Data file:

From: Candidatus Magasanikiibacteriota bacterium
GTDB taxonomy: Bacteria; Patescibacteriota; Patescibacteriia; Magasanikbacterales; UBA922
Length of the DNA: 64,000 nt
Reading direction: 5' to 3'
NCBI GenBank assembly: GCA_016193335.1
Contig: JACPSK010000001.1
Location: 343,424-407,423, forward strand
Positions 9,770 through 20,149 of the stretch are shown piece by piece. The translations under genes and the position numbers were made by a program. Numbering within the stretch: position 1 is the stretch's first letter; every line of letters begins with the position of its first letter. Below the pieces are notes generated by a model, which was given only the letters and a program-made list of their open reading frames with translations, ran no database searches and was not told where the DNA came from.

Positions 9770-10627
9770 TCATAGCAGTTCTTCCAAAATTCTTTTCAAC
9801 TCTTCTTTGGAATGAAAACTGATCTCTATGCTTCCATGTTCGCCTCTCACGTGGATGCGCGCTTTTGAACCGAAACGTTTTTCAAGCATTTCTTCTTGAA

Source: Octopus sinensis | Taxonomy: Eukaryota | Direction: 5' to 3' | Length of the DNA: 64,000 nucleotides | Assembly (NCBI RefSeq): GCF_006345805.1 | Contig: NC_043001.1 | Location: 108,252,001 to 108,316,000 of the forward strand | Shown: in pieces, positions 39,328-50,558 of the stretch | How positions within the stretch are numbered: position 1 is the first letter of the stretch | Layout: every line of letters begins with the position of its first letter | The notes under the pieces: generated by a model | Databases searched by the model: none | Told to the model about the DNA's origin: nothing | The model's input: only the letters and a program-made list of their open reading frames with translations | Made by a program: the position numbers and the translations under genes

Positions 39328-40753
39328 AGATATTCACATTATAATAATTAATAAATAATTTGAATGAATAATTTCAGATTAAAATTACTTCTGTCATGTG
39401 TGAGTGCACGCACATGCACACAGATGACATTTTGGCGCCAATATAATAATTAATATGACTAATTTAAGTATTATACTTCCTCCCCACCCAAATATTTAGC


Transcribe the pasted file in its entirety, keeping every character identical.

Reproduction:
From: Candidatus Magasanikiibacteriota bacterium
GTDB taxonomy: Bacteria; Patescibacteriota; Patescibacteriia; Magasanikbacterales; UBA922
Length of the DNA: 64,000 nt
Reading direction: 5' to 3'
NCBI GenBank assembly: GCA_016193335.1
Contig: JACPSK010000001.1
Location: 343,424-407,423, forward strand
Positions 9,770 through 20,149 of the stretch are shown piece by piece. The translations under genes and the position numbers were made by a program. Numbering within the stretch: position 1 is the stretch's first letter; every line of letters begins with the position of its first letter. Below the pieces are notes generated by a model, which was given only the letters and a program-made list of their open reading frames with translations, ran no database searches and was not told where the DNA came from.

Positions 9770-10627
9770 TCATAGCAGTTCTTCCAAAATTCTTTTCAAC
9801 TCTTCTTTGGAATGAAAACTGATCTCTATGCTTCCATGTTCGCCTCTCACGTGGATGCGCGCTTTTGAACCGAAACGTTTTTCAAGCATTTCTTCTTGAA

Source: Octopus sinensis | Taxonomy: Eukaryota | Direction: 5' to 3' | Length of the DNA: 64,000 nucleotides | Assembly (NCBI RefSeq): GCF_006345805.1 | Contig: NC_043001.1 | Location: 108,252,001 to 108,316,000 of the forward strand | Shown: in pieces, positions 39,328-50,558 of the stretch | How positions within the stretch are numbered: position 1 is the first letter of the stretch | Layout: every line of letters begins with the position of its first letter | The notes under the pieces: generated by a model | Databases searched by the model: none | Told to the model about the DNA's origin: nothing | The model's input: only the letters and a program-made list of their open reading frames with translations | Made by a program: the position numbers and the translations under genes

Positions 39328-40753
39328 AGATATTCACATTATAATAATTAATAAATAATTTGAATGAATAATTTCAGATTAAAATTACTTCTGTCATGTG
39401 TGAGTGCACGCACATGCACACAGATGACATTTTGGCGCCAATATAATAATTAATATGACTAATTTAAGTATTATACTTCCTCCCCACCCAAATATTTAGC